In the centuries before there were newspapers and 24-hour news channels, the general public had to rely on street literature to find out what was going on. The most popular form of this for nearly 300 years was ‘broadsides’ – the tabloids of their day. Sometimes pinned up on walls in houses and ale-houses, these single sheets carried public notices, news, speeches and songs that could be read (or sung) aloud.
The National Library of Scotland’s online collection of nearly 1,800 broadsides lets you see for yourself what ‘the word on the street’ was in Scotland between 1650 and 1910. Crime, politics, romance, emigration, humour, tragedy, royalty and superstitions – all these and more are here.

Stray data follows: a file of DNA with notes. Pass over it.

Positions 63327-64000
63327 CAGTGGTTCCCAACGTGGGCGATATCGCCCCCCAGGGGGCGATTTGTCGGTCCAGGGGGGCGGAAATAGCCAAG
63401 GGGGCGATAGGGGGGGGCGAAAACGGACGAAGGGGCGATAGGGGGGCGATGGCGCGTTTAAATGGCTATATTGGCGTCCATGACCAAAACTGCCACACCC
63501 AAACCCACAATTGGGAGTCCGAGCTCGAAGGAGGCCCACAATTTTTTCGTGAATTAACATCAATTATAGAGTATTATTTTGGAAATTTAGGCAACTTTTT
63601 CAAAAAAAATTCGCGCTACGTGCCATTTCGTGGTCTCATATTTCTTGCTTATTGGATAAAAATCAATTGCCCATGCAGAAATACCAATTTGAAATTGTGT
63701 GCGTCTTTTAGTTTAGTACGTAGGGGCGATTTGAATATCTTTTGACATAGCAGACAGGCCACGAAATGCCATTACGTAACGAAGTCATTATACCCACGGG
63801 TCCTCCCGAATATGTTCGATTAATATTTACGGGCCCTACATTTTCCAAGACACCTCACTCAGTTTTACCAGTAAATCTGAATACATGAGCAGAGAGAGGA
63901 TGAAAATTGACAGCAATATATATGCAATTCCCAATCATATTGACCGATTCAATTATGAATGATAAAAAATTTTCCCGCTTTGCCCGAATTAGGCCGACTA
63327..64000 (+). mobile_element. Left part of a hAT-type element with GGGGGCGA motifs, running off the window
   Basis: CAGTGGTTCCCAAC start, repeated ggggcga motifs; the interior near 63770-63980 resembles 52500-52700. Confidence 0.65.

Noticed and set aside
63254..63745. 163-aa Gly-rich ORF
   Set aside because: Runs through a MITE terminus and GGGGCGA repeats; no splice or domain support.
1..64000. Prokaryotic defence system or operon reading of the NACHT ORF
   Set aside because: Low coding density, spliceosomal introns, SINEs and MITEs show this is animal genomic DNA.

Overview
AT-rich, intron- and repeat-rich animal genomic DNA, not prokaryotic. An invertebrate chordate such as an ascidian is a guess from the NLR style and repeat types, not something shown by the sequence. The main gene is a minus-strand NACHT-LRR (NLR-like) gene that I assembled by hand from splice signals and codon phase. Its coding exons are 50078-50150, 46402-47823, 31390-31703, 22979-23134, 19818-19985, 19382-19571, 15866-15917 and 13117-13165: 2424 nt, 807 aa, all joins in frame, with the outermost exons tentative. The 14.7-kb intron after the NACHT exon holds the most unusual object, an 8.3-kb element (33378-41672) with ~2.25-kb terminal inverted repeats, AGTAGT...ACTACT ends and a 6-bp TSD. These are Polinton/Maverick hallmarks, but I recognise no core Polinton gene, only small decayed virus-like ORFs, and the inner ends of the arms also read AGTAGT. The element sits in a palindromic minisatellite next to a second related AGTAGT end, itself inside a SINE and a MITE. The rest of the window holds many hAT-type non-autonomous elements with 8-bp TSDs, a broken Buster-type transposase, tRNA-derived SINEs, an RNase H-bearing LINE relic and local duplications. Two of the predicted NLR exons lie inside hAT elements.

Each broadside comes with a detailed commentary and most also have a full transcription of the text, plus a downloadable PDF facsimile. You can search by keyword, browse by title or browse by subject.
Take a look, and discover what fascinated our ancestors!